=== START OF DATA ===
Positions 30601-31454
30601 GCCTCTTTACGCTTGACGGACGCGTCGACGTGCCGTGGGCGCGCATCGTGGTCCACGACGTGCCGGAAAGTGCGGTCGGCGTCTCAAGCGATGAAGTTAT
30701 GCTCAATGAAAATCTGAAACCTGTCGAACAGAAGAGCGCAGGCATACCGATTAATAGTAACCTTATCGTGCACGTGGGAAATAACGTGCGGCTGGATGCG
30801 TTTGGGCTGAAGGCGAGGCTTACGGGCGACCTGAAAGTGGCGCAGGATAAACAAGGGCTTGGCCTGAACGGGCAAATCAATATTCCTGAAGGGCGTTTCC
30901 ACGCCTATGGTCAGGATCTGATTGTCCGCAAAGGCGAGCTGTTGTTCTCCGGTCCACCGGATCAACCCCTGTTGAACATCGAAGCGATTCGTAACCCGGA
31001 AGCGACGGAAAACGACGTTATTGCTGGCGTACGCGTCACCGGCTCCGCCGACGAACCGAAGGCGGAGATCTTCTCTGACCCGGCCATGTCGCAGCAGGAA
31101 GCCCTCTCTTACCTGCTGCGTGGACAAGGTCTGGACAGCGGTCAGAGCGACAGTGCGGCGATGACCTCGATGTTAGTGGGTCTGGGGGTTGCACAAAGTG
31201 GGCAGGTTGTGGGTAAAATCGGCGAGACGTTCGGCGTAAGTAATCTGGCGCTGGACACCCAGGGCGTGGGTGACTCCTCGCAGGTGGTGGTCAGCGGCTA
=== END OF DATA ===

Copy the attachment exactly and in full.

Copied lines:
Positions 30601-31454
30601 GCCTCTTTACGCTTGACGGACGCGTCGACGTGCCGTGGGCGCGCATCGTGGTCCACGACGTGCCGGAAAGTGCGGTCGGCGTCTCAAGCGATGAAGTTAT
30701 GCTCAATGAAAATCTGAAACCTGTCGAACAGAAGAGCGCAGGCATACCGATTAATAGTAACCTTATCGTGCACGTGGGAAATAACGTGCGGCTGGATGCG
30801 TTTGGGCTGAAGGCGAGGCTTACGGGCGACCTGAAAGTGGCGCAGGATAAACAAGGGCTTGGCCTGAACGGGCAAATCAATATTCCTGAAGGGCGTTTCC
30901 ACGCCTATGGTCAGGATCTGATTGTCCGCAAAGGCGAGCTGTTGTTCTCCGGTCCACCGGATCAACCCCTGTTGAACATCGAAGCGATTCGTAACCCGGA
31001 AGCGACGGAAAACGACGTTATTGCTGGCGTACGCGTCACCGGCTCCGCCGACGAACCGAAGGCGGAGATCTTCTCTGACCCGGCCATGTCGCAGCAGGAA
31101 GCCCTCTCTTACCTGCTGCGTGGACAAGGTCTGGACAGCGGTCAGAGCGACAGTGCGGCGATGACCTCGATGTTAGTGGGTCTGGGGGTTGCACAAAGTG
31201 GGCAGGTTGTGGGTAAAATCGGCGAGACGTTCGGCGTAAGTAATCTGGCGCTGGACACCCAGGGCGTGGGTGACTCCTCGCAGGTGGTGGTCAGCGGCTA